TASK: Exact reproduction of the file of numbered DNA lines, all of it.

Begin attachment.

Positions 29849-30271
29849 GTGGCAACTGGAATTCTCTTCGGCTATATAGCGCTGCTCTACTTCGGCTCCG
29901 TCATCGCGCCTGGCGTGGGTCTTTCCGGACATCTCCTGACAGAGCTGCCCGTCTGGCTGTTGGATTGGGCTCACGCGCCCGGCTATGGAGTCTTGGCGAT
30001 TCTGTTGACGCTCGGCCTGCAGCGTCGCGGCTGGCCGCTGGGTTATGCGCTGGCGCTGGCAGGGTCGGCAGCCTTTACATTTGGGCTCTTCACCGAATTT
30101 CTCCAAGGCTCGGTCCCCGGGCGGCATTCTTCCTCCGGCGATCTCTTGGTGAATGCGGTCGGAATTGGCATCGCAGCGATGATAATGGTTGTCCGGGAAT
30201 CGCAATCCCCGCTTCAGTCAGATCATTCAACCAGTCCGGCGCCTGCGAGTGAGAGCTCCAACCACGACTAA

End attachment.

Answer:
Positions 29849-30271
29849 GTGGCAACTGGAATTCTCTTCGGCTATATAGCGCTGCTCTACTTCGGCTCCG
29901 TCATCGCGCCTGGCGTGGGTCTTTCCGGACATCTCCTGACAGAGCTGCCCGTCTGGCTGTTGGATTGGGCTCACGCGCCCGGCTATGGAGTCTTGGCGAT
30001 TCTGTTGACGCTCGGCCTGCAGCGTCGCGGCTGGCCGCTGGGTTATGCGCTGGCGCTGGCAGGGTCGGCAGCCTTTACATTTGGGCTCTTCACCGAATTT
30101 CTCCAAGGCTCGGTCCCCGGGCGGCATTCTTCCTCCGGCGATCTCTTGGTGAATGCGGTCGGAATTGGCATCGCAGCGATGATAATGGTTGTCCGGGAAT
30201 CGCAATCCCCGCTTCAGTCAGATCATTCAACCAGTCCGGCGCCTGCGAGTGAGAGCTCCAACCACGACTAA